President Donald Trump has directed his top trade and economic advisers to take a fresh look at the Trans-Pacific Partnership trade agreement he withdrew from in his first week in office, Republican senators said Thursday.
"He said he's going to deputize (National Economic Council Chairman) Larry Kudlow and (US Trade Representative) Robert Lighthizer to look at re-entering the TPP negotiations," Republican Sen. Ben Sasse of Nebraska said Thursday after meeting with Trump at the White House.
"Clearly, it's a deliberative process and the President is a guy who likes to ... entertain a lot of different ideas," said Sasse, who has been critical of the administration's withdrawal from the trade deal and other protectionist moves. "But he multiple times reaffirmed the point that TPP might be easier for us to join now once the TPP-11 is aligned and we might be the 12th party to those negotiations, as opposed to the long process that it took to get to TPP."
Sasse said Trump looked directly at Kudlow during the meeting and told him to "get it done."
White House spokeswoman Lindsay Walters confirmed the senators' accounts of Trump's comments.
"Last year, the President kept his promise to end the TPP deal negotiated by the Obama administration because it was unfair to American workers and farmers. The President has consistently said he would be open to a substantially better deal, including in his speech in Davos earlier this year. To that end, he has asked Amb. Lighthizer and Director Kudlow to take another look at whether or not a better deal could be negotiated," Walters said in a statement.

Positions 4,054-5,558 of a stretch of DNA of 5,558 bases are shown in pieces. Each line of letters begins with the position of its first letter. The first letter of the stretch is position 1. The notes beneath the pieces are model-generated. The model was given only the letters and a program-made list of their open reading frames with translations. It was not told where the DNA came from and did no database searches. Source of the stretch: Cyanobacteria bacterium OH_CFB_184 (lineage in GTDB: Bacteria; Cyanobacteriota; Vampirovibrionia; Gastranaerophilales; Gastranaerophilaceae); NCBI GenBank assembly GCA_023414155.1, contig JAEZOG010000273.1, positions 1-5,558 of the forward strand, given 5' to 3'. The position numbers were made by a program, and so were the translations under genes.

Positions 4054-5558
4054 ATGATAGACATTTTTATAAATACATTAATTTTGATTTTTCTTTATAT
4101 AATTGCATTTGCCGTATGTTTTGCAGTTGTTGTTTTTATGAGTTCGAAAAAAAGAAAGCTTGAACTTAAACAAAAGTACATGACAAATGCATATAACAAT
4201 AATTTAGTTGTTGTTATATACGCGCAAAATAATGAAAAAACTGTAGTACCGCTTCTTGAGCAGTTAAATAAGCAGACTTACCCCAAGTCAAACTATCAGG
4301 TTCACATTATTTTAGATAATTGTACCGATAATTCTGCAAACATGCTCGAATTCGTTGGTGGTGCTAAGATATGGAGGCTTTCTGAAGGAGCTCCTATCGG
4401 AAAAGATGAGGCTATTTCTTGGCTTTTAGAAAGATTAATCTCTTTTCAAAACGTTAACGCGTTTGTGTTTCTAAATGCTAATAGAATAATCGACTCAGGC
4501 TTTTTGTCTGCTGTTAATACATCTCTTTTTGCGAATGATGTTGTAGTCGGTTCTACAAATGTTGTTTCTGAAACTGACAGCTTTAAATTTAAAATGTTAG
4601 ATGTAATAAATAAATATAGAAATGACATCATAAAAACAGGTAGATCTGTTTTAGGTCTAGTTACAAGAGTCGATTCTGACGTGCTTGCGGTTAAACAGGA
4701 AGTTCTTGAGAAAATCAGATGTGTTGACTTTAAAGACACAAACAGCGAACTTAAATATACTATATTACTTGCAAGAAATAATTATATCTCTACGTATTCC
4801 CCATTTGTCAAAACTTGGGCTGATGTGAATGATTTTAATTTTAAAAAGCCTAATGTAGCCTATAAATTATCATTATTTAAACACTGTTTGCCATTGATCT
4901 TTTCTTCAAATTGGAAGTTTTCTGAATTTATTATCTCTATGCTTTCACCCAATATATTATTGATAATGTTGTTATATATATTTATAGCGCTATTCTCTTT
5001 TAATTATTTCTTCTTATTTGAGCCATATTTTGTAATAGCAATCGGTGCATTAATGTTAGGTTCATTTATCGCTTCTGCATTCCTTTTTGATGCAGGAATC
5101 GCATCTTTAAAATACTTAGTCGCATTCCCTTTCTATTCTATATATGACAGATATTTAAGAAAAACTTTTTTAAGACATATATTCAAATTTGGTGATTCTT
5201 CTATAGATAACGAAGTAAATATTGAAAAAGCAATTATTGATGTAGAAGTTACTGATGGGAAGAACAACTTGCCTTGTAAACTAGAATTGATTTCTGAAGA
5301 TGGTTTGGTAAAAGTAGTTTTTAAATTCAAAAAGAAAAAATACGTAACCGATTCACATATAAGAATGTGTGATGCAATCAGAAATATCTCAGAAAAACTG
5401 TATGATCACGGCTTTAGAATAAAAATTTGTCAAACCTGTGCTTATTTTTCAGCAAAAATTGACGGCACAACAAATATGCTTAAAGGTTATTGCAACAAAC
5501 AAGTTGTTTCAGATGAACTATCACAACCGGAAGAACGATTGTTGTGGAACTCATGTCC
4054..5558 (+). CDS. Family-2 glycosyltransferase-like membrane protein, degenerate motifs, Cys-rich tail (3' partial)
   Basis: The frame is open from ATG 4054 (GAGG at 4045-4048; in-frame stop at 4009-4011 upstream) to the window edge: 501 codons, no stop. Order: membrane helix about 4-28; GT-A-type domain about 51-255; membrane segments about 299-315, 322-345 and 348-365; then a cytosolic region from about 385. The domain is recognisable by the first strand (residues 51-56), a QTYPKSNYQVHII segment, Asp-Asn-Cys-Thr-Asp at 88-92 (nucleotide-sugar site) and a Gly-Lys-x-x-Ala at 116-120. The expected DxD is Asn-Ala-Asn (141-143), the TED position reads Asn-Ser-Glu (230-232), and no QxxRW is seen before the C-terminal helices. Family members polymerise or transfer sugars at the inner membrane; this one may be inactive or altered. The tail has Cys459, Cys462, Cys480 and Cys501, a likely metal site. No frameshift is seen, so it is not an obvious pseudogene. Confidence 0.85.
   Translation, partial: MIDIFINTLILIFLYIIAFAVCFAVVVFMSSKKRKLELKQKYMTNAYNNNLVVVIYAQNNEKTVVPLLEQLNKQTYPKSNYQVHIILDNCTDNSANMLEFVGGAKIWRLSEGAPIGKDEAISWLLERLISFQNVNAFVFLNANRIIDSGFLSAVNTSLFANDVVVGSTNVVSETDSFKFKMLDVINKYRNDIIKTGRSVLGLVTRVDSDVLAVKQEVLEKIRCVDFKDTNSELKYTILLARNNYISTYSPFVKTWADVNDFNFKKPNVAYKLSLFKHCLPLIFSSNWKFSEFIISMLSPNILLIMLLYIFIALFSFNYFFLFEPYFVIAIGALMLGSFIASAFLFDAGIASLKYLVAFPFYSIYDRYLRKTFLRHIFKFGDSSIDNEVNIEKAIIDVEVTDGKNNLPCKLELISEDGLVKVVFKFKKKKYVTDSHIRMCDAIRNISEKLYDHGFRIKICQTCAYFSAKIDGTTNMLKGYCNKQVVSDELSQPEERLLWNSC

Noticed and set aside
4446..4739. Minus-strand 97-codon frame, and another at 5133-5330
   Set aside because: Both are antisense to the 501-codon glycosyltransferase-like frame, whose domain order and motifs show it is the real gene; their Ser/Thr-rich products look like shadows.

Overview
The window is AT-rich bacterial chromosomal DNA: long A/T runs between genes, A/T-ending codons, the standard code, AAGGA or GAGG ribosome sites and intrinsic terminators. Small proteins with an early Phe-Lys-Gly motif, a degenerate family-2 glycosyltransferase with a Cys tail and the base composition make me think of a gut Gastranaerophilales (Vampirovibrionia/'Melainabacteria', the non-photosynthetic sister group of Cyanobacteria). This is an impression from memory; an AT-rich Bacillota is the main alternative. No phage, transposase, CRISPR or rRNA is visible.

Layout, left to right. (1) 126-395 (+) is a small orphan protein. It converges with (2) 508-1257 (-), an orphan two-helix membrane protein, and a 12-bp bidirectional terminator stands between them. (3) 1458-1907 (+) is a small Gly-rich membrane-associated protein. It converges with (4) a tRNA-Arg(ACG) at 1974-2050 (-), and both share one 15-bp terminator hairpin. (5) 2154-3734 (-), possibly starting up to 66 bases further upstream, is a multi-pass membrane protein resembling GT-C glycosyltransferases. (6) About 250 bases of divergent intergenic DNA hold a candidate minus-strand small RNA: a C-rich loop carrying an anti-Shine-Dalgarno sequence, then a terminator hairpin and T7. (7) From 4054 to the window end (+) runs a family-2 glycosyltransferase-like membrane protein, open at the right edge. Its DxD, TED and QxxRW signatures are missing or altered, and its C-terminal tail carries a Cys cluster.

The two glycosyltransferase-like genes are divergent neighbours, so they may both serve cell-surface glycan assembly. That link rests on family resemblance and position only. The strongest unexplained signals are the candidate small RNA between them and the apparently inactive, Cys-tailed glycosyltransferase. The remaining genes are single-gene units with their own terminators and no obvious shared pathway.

Trump's pick to be the next secretary of state, CIA Director Mike Pompeo, was asked about the President's comments during Pompeo's confirmation hearing on Capitol Hill.
"That news was news to me," he said.
The move could mark the beginning of a stunning shift for Trump, who railed against the Trans-Pacific Partnership during the campaign and made withdrawal from the pact a priority during his first week in office. He did so over the objections of Republicans who disapproved of his protectionist approach to trade.
Beyond his opposition to the trade deal, Trump has continued to support a move toward bilateral trade agreements rather than multilateral deals involving groups of countries.
But in recent months -- even as he has erected tariffs on steel and aluminum imports and against China -- the President has also begun to signal a willingness to reassess his stance on the Trans-Pacific Partnership. In January, he said he would be open to reconsidering the deal if the US could strike a "substantially better" agreement.
Other countries in the pact, including Australia and Japan, have moved forward on the trade agreement, recently signing the TPP-11, which didn't include the United States.
Trump is also reconsidering his stance on the behemoth trans-Pacific trade deal as he inches closer to a trade war with China. Critics of the President's decision to pull the US from the deal have argued that the US would have more leverage in a trade dispute with China if the US had remained in the Trans-Pacific Partnership.
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